Back to Basics: A Complete Guide to Traditional Skills, Third Edition
Written by Abigail R. Gehring in 2008, Back to Basics is perfect for anyone thinking the rat race has run its course. The book profiles ways to get back to nature, “the kind employed by our forefathers,” the book says, and that’s exactly what you’re going for.
The book has plenty of illustrations over its 456 pages, and it enjoys a ranking of #7,347 on Amazon, putting it in the Top 10 for the Environmental Economics and Conservation categories. I think if you’d like to get off the grid this book will help you do so, and in a big way.
The Trapper's Bible: Traps, Snares & Pathguards
This book’s cover leaves much to be desired – I’ve never associated that color blue with trapping – but thankfully the inside is pretty darn good. Written by Dale Martin way back in 1987, The Trapper’s Bible talks about traps and snares and pathguards…meaning if you’re living in the woods and you want to catch animals or just keep city folk out, this is the book to have.
If you don’t know anything about the basics of trapping or snaring, this book goes into detail in a way that you’ll understand. What’s more, it’s a great refresher for those of you that’ve put the traps in the shed for awhile but are now thinking of getting back into it.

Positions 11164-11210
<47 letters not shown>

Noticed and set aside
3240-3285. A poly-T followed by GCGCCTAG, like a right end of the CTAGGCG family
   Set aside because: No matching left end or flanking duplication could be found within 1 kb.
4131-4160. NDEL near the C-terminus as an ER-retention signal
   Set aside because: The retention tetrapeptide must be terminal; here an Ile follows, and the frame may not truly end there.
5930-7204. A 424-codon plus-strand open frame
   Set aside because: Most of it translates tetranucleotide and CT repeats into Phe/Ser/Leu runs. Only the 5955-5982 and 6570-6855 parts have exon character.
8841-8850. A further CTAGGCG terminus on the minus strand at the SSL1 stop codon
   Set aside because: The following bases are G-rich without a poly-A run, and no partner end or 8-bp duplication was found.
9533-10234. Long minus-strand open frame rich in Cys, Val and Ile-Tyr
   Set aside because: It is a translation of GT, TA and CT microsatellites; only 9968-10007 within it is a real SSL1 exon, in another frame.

Still, be aware that many reviewers say the book pretty much discusses one snare and one trap and then multiple variations. Some say the information is free on Google. Gosh, you can say that about anything, and some people might like those variations.
The book has a ranking of #15,049. At $12.81 for a new paperback and $9.38 for a used copy, I think you might want to take a look at the book. If you’re an old-timer that doesn’t want to fiddle with Google or eBooks, this is your trapping book.
How to Survive the End of the World as We Know It: Tactics, Techniques, and Technologies for Uncertain Times
Written by James Wesley Rawles, How to Survive the End of the World as We Know It is a useful book, and one that many have found enjoyable.